Join or donate to the Friends of Malheur and/or the High Desert Partnership — two non-profit organizations that are directly involved with Malheur and the surrounding area and which would welcome your support are the Friends of Malheur and the High Desert Partnership Friends groups offer a critical support system to our badly understaffed and underfunded refuges. According to Tim Blount, Executive Director of the Friends of Malheur, “we provide support directly to the refuge and its many programs through donations, memberships, and volunteer opportunities to preserve this special place. Because we are such a remote refuge we don’t have the opportunity for many grants that are available to more urban refuges and so depend on direct support by individuals.” Join or donate to the Friends of Malheur here.
The High Desert Partnership, based in Burns, OR, works to “enhance the ecological sustainability, economic well-being and social vitality of [Harney County and southeast Oregon] communities by using a collaborative decision-making process with all interested stakeholders to solve challenging issues.” Donate to the High Desert Partnership here.
Go birding and SHARE birding—appeals, comedic and otherwise, for a mass invasion of birders to confront those currently occupying the refuge in reality aren’t a good idea, at least not now and for the foreseeable future. But going birding right now at your favorite local refuge or other birding spot, and at Malheur when things resolve, is always a great idea, especially if you share your experience.
When in the field, talk up birding with those you meet, including land managers and staff. Wear your binoculars into local stores and restaurants you patronize while birding. If that seems awkward, just display your ABA Bird of the Year stickers on your cell phone or a similar prominent place and use that as a conversation starter. The most important thing is to talk to other people about birding, especially about how much fun and meaning you find in it and how you’d be happy to help them get started.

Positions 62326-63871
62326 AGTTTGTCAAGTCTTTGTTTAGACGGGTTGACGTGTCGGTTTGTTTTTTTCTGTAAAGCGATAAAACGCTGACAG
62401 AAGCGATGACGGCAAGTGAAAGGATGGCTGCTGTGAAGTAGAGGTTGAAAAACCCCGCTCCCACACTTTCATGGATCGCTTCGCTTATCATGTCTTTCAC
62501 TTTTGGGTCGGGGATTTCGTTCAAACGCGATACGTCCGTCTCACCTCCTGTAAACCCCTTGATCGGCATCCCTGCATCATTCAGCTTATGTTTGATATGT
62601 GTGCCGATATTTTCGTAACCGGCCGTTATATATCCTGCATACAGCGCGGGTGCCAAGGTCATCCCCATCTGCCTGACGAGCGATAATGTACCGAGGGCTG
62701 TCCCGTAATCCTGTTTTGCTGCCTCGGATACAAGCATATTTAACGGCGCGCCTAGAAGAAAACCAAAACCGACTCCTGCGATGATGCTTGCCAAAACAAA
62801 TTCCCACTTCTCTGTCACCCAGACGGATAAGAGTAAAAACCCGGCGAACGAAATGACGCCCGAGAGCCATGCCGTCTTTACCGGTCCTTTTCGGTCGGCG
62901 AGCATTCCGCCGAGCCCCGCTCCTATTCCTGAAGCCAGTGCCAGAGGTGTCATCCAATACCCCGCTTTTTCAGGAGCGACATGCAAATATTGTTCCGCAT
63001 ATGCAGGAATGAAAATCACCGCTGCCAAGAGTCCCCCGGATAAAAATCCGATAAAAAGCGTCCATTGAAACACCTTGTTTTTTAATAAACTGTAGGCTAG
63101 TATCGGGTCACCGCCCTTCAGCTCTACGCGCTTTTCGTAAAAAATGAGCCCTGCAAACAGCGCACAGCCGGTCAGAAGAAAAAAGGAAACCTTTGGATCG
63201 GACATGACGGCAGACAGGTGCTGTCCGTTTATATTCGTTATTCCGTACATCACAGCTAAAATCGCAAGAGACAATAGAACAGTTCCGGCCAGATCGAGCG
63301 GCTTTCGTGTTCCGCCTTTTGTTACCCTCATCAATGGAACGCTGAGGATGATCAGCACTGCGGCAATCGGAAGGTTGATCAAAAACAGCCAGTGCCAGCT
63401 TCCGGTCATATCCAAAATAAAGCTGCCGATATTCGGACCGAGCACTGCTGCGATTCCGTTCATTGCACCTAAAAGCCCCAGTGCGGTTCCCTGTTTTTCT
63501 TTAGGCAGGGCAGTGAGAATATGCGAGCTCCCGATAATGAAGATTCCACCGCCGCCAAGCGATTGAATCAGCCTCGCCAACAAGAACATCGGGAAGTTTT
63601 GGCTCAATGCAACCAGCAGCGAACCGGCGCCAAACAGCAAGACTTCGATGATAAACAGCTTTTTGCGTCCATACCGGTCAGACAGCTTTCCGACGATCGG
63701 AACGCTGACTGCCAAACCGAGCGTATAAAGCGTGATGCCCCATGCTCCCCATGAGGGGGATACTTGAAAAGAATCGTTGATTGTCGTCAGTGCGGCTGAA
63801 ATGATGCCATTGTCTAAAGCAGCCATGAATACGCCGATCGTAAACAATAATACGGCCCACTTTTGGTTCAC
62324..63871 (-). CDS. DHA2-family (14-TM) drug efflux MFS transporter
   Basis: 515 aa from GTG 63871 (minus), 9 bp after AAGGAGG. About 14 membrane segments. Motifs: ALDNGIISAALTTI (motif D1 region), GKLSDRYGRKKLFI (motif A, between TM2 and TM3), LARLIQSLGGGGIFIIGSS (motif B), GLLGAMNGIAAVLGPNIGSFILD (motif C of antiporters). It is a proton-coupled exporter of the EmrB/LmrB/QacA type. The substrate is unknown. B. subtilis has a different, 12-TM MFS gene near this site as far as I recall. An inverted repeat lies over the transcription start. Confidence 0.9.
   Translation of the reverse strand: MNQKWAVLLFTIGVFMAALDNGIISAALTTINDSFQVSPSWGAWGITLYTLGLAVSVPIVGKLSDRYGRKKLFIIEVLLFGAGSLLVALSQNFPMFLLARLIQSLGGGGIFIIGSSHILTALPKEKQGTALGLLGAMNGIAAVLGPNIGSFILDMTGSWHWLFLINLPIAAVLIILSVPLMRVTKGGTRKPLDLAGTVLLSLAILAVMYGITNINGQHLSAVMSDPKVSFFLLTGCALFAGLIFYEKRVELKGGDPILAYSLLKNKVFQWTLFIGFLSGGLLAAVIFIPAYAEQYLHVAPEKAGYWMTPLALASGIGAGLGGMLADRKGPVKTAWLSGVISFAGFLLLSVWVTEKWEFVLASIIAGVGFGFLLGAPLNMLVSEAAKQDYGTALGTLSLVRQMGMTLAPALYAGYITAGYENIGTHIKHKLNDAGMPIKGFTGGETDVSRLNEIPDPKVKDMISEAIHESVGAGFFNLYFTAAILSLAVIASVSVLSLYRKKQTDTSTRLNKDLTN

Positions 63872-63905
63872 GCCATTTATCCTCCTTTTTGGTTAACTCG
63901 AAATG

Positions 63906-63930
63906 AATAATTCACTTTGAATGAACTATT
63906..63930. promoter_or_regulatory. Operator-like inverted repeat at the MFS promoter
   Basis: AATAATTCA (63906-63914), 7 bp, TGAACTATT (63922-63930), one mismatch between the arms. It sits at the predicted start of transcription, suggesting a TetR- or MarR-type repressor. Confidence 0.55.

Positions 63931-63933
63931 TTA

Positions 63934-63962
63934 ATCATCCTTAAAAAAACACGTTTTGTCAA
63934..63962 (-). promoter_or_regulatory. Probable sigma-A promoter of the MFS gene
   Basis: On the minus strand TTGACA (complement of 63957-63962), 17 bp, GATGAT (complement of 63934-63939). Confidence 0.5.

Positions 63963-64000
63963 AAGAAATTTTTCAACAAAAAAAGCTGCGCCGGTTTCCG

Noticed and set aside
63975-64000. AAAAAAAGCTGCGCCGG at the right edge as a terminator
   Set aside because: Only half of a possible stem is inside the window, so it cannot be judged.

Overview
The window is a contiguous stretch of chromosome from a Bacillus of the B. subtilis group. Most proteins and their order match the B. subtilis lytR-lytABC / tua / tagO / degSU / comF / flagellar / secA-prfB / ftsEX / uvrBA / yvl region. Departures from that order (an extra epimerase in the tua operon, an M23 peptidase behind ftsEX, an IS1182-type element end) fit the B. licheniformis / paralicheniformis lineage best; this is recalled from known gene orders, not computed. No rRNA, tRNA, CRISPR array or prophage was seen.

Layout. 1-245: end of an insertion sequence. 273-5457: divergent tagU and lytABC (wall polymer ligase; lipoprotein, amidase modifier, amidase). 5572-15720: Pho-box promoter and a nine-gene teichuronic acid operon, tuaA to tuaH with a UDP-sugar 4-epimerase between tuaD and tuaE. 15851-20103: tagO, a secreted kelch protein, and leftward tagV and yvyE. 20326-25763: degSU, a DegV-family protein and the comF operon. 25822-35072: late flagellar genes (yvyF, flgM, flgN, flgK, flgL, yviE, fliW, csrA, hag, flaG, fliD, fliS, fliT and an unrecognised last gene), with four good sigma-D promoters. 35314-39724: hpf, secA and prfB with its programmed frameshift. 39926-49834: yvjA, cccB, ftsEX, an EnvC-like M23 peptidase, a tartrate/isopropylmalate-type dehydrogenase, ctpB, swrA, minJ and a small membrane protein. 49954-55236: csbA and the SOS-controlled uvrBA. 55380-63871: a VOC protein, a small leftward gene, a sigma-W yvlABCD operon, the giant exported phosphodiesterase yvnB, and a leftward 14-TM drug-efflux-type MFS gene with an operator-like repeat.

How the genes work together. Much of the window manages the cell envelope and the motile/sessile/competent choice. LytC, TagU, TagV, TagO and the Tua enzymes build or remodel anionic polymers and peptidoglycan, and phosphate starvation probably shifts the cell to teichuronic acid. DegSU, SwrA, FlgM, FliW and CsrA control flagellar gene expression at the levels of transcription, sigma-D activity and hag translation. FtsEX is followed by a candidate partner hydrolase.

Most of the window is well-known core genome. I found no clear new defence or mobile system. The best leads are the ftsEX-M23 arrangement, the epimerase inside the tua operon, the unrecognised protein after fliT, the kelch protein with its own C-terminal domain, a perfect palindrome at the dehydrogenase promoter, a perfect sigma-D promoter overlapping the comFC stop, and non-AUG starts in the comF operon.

As for visiting Malheur itself, I can’t recommend it highly enough. You can go on your own, or take part in the Harney County Migratory Bird Festival this April, or join one of the many tour groups that include Malheur on their itineraries.
Finally, share your great birding experiences with those in your social and professional circles via social media and other means. Invite them out birding with you or on local bird club or similar outings. One of the greatest things about birding is how easily and widely it can be shared—always be looking for opportunities to do just that.
Keep watching and keep speaking out —obviously, the situation at Malheur merits continued monitoring by birders. We ask that you keep informed and help us keep informed. One of the real strengths of the birding community is its reach—we have reliable, trustworthy eyes, ears, and voices all over the ABA Area and around the world. Use the comments section here, our discussion group on Facebook, or Twitter, or whatever means of communication you favor to join the conversation and to raise our collective voice. Together, we can be strong advocates for Malheur and all the places, birds, people, and traditions we hold dear.
Finally, if you’re not already an American Birding Association Member, please do join us. If you are, thank you.